Street Fight in Naples, By Peter Robb
If you're heading for Sicily this autumn, Peter Robb's masterpiece Midnight in Sicily is de rigueur. If Naples and environs is your goal, you may be better off saving this extraordinary work until you get back. The muscular exuberance of Robb's style – one of the finest in contemporary English – is perfectly suited to Neapolitan brio but the central topic of this book is the art of the 16th century.
His cast includes artists like Ribera, who painted a bearded lady, Artemisia Gentileschi, whose rape by her uncle underlies a vigorously realistic depiction of Judith hacking off the head of Holofernes, and Caracciolo, whose Earthly Trinity was unforgettably influenced by Robb's hero Caravaggio. Since the book's eight small colour reproductions are of negligible value, you need Google for illustration purposes. To appreciate the linking theme of Midnight in Sicily, which is food, all you need do in Sicily is open your mouth. Though Robb focuses on Naples's unhappy spell as a colony of the skint Spanish when violence and corruption was even more prevalent than usual – the "street fight" of the title could refer to any number of grisly encounters – he reaches back to its mystical founding when the siren Parthenope expired on the rocks of Santa Lucia and forward to his spell as a long-term resident in the Seventies.
Now returned to his native Sydney, Robb is exiled from his exile. His evocative memories are strictly rationed, though a hint of gastronomic passion emerges in a description of Pignasecca market: "People on foot had to dodge not only vehicles but the tubs of fish and the squirting hoses with which he sea creatures were refreshed. Sometimes an octopus briefly slithered free among the wheels and heels."
Robb's exploration of this tumultuous city, simultaneously sun-blasted and dungeon-dark, is episodic rather than chronological. Among appearances by Cinderella, Virgil and the rebel priest Giordano Bruno, a herd of sheep drifts in and out of the latter pages. Though occasionally bemused, you keep reading, swept along by a tidal prose.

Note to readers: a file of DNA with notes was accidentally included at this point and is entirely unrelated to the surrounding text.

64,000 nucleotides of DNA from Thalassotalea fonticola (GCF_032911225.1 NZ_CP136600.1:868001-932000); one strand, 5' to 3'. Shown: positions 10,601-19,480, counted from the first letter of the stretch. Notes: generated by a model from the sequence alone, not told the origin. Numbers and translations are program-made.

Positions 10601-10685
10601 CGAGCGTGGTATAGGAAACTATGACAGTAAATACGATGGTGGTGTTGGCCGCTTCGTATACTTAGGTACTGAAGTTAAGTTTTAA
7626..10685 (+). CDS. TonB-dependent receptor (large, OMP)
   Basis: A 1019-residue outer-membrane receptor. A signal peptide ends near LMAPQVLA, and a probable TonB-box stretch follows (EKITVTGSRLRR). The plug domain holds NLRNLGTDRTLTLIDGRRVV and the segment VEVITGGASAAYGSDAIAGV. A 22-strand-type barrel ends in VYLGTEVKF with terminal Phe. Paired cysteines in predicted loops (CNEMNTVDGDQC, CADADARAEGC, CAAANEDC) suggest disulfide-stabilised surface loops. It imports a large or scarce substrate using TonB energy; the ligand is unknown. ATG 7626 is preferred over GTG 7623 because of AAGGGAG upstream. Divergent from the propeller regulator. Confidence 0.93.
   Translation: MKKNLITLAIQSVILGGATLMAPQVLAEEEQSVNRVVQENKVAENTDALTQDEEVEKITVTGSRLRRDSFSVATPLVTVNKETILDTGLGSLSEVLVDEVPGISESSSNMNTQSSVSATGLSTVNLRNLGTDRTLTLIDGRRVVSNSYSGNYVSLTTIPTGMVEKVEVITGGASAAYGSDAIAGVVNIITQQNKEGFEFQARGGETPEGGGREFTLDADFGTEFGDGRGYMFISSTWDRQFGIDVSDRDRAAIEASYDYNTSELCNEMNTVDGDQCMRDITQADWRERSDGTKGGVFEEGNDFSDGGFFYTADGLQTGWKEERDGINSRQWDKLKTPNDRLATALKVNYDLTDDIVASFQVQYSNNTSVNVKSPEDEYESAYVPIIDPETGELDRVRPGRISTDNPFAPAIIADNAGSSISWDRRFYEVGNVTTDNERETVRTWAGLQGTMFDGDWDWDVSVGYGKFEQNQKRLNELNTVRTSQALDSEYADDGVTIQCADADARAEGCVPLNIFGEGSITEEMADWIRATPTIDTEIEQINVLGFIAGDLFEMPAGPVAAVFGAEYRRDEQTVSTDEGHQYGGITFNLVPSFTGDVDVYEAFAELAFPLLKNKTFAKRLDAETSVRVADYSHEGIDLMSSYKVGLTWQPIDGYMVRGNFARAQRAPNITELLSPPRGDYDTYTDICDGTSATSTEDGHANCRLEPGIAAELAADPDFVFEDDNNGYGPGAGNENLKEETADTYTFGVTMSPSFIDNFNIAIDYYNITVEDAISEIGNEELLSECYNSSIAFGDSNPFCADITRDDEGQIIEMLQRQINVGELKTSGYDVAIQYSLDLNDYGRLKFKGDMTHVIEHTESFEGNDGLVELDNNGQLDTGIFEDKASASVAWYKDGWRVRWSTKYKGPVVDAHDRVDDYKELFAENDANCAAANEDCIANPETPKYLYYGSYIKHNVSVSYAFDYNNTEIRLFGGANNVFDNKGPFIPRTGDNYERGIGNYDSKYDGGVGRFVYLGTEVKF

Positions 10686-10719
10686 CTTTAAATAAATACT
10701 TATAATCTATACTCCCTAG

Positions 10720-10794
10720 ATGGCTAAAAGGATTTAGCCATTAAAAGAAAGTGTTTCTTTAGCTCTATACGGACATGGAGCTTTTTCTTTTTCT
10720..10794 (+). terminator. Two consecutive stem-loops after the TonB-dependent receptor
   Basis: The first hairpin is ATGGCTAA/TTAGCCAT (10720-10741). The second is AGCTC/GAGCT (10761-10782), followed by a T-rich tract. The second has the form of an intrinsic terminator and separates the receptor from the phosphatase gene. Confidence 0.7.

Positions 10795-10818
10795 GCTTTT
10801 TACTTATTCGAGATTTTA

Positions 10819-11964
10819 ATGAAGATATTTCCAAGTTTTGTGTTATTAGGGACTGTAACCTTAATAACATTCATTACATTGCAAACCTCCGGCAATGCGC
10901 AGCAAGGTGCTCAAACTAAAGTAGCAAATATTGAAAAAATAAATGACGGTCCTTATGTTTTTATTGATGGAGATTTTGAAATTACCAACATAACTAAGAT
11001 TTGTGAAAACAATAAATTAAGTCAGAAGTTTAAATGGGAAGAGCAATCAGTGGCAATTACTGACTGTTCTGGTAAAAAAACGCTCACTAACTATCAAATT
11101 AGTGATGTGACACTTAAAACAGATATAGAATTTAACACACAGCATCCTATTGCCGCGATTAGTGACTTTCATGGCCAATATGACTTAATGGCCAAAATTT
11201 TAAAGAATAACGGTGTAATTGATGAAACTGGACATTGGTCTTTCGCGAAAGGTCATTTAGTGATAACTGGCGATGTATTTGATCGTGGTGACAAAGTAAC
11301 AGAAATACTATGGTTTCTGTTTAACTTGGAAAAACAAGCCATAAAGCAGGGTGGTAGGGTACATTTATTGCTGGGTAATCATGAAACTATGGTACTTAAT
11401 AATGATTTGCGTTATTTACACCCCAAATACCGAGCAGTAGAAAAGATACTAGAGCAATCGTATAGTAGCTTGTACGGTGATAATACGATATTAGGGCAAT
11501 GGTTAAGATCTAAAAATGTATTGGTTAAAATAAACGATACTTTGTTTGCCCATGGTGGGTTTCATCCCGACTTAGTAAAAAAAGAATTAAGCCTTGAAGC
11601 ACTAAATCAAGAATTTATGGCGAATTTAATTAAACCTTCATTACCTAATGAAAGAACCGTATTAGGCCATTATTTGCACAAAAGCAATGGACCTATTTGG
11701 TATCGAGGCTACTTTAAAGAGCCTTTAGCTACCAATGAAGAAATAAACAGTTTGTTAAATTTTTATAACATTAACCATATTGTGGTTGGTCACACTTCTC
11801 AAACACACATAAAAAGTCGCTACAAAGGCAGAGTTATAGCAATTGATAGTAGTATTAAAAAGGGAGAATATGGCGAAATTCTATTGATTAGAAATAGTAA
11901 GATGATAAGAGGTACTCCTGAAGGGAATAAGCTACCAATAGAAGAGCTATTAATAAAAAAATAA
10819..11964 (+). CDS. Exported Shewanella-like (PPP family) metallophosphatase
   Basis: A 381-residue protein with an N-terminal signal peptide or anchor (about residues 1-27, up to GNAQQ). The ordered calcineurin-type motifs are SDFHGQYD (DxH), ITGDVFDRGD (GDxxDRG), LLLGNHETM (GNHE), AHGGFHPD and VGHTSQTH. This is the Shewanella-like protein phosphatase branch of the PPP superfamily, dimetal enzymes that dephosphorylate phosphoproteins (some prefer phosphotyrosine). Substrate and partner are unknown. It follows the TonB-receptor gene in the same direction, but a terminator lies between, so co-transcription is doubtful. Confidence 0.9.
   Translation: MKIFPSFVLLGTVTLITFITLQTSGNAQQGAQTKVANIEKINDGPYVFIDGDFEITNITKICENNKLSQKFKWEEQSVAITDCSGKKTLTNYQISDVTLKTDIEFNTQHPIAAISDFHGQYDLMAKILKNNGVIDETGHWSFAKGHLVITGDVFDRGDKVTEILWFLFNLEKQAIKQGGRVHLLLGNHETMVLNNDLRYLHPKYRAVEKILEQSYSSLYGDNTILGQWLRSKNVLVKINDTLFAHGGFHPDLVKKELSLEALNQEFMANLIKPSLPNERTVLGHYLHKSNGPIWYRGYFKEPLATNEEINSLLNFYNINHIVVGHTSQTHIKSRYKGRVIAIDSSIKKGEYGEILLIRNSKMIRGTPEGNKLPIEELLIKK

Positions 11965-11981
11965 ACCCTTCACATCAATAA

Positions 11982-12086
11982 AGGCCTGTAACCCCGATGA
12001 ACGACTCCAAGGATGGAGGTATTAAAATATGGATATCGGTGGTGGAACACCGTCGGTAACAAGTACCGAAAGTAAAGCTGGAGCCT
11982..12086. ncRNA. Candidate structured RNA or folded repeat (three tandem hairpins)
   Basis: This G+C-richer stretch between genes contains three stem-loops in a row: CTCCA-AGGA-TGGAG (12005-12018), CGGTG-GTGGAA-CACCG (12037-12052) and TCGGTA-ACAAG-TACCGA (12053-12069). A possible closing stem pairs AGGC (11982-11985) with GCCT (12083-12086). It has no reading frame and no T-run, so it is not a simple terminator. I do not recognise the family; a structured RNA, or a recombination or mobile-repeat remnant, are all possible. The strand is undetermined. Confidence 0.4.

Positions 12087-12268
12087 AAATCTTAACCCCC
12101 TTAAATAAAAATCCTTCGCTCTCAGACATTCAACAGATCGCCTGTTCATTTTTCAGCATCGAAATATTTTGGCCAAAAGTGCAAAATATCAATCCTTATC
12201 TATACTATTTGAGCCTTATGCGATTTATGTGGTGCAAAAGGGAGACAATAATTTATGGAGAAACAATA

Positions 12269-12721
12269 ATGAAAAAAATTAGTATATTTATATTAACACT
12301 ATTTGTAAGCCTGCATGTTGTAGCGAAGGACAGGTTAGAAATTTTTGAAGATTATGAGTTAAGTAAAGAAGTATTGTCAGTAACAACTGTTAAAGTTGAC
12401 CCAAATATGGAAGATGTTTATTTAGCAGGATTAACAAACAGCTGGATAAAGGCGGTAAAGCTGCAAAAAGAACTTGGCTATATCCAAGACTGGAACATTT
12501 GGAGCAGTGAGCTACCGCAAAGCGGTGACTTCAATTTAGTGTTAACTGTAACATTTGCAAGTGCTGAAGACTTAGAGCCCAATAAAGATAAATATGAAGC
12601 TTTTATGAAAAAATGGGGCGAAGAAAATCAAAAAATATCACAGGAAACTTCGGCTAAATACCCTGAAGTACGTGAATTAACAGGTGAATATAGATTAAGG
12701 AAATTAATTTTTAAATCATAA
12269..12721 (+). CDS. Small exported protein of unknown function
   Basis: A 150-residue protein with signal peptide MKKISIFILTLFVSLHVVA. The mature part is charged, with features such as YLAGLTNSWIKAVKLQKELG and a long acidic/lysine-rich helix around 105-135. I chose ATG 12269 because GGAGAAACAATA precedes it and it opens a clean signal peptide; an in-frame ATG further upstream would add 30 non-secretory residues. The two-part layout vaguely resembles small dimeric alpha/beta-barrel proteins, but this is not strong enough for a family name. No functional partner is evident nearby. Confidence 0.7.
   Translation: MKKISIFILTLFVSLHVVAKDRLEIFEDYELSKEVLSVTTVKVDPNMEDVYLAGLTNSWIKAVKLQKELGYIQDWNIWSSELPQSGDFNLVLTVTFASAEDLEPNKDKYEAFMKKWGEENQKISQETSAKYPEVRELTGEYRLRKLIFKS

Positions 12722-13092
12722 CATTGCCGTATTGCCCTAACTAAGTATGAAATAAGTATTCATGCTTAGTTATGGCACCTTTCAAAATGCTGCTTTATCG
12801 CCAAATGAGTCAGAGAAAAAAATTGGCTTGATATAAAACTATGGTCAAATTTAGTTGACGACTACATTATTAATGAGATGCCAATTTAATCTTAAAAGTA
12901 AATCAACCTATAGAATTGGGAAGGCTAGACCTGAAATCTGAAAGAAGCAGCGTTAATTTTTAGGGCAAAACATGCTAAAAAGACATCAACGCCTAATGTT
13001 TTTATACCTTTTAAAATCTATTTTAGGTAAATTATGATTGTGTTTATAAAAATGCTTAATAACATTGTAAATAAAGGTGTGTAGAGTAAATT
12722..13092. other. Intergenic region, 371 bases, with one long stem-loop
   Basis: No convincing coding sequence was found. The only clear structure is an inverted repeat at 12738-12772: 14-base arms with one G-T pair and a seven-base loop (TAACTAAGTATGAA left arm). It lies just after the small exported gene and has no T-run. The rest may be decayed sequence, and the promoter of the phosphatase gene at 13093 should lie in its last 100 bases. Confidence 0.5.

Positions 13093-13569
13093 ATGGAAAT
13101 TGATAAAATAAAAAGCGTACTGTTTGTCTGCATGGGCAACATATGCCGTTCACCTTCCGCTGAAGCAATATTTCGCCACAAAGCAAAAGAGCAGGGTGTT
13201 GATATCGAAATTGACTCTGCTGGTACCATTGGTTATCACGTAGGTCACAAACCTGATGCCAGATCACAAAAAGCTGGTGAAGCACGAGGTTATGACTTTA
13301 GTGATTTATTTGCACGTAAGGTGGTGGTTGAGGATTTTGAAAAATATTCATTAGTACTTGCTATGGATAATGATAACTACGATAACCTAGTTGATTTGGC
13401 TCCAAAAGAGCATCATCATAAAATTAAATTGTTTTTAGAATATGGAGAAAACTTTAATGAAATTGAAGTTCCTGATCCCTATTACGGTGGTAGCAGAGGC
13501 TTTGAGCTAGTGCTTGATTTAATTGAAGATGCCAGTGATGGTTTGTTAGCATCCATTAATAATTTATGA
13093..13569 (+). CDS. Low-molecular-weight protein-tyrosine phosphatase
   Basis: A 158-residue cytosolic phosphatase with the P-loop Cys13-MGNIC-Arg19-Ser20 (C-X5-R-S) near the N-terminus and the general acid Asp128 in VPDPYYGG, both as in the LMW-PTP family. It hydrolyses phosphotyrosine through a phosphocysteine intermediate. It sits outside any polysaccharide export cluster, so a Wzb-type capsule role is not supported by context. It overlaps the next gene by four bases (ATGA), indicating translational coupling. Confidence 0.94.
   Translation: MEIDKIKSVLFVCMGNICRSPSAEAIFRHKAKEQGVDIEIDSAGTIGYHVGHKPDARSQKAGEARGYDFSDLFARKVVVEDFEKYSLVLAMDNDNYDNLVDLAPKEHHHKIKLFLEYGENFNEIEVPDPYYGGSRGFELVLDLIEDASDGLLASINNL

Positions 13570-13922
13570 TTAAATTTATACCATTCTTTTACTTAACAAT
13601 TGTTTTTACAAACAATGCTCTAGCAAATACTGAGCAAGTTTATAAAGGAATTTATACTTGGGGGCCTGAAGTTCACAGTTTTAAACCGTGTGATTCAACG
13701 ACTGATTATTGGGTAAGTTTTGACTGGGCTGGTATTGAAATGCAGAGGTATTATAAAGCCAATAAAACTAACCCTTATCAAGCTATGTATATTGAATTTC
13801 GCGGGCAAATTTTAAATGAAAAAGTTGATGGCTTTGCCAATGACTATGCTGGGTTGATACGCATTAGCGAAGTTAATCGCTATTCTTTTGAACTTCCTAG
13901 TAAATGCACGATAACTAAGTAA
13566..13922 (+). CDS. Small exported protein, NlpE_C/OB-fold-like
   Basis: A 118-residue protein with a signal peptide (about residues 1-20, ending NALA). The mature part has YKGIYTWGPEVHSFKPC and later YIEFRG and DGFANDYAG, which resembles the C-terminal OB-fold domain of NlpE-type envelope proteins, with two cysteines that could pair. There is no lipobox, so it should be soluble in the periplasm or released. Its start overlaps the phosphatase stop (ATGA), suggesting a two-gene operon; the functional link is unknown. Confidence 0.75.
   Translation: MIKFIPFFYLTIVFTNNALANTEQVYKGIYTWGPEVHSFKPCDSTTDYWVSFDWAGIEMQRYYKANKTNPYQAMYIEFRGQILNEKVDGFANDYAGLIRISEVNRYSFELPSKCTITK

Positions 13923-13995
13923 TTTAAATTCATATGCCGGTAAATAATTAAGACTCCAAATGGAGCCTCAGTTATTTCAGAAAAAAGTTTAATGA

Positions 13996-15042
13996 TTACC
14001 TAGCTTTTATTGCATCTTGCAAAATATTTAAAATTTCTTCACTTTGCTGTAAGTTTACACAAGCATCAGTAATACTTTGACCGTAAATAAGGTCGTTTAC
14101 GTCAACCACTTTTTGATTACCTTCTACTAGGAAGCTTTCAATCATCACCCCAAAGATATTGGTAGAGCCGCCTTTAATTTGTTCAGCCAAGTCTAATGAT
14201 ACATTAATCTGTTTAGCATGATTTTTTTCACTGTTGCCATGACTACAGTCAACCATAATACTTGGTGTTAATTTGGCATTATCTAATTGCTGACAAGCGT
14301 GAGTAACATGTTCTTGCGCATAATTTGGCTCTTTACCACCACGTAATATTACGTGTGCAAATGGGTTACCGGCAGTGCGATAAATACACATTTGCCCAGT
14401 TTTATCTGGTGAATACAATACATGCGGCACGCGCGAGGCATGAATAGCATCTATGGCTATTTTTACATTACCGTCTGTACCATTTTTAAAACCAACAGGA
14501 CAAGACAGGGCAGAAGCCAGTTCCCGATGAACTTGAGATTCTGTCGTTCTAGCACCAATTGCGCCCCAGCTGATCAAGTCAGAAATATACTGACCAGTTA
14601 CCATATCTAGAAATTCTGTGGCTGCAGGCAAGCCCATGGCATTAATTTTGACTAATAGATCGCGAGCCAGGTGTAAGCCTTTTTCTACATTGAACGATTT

tv Review: Miranda Hart and co deliver the festive goods
tvReview: Older generation get hot under the collar this Christmas
Arts & Ents blogs
- 1 President of Argentina adopts Jewish godson to 'stop him turning into a werewolf'
- 2 Stoke-on-Trent becomes first British city to be classified as 'disaster resilient' by the United Nations
- 3 Sir Winston Churchill’s family begged him not to convert to Islam, letter reveals
- 4 AirAsia flight QZ8501 missing: Search for plane carrying 162 passengers from Indonesia to Singapore suspended overnight
- 5 Game of Thrones is most-pirated TV show of 2014
Downton Abbey Christmas special 2014, review: Love is everywhere, actually
The golden age of TV comedy is here
The Boy in the Dress, TV review: David Walliams' Boxing Day treat is a celebration of being different
From Marvel to Star Wars: The rise of cinema’s shared universes
Exodus: Gods and Kings banned in the UAE for 'religious mistakes'
British actor Idris Elba cannot star as James Bond because he is black, says shock jock Rush Limbaugh
Millions of Britons struggling to feed themselves and facing malnourishment
Ukip member gets into Christmas spirit with Union Flag plea to Santa 'for our country back'
Germany anti-Islam protests: 17,000 march on Dresden against 'Islamification of the West'
Nigel Farage: Ukip leader named 'Briton of the year' by The Times
Immigrants make UK racist, says Ukip councillor Trevor Shonk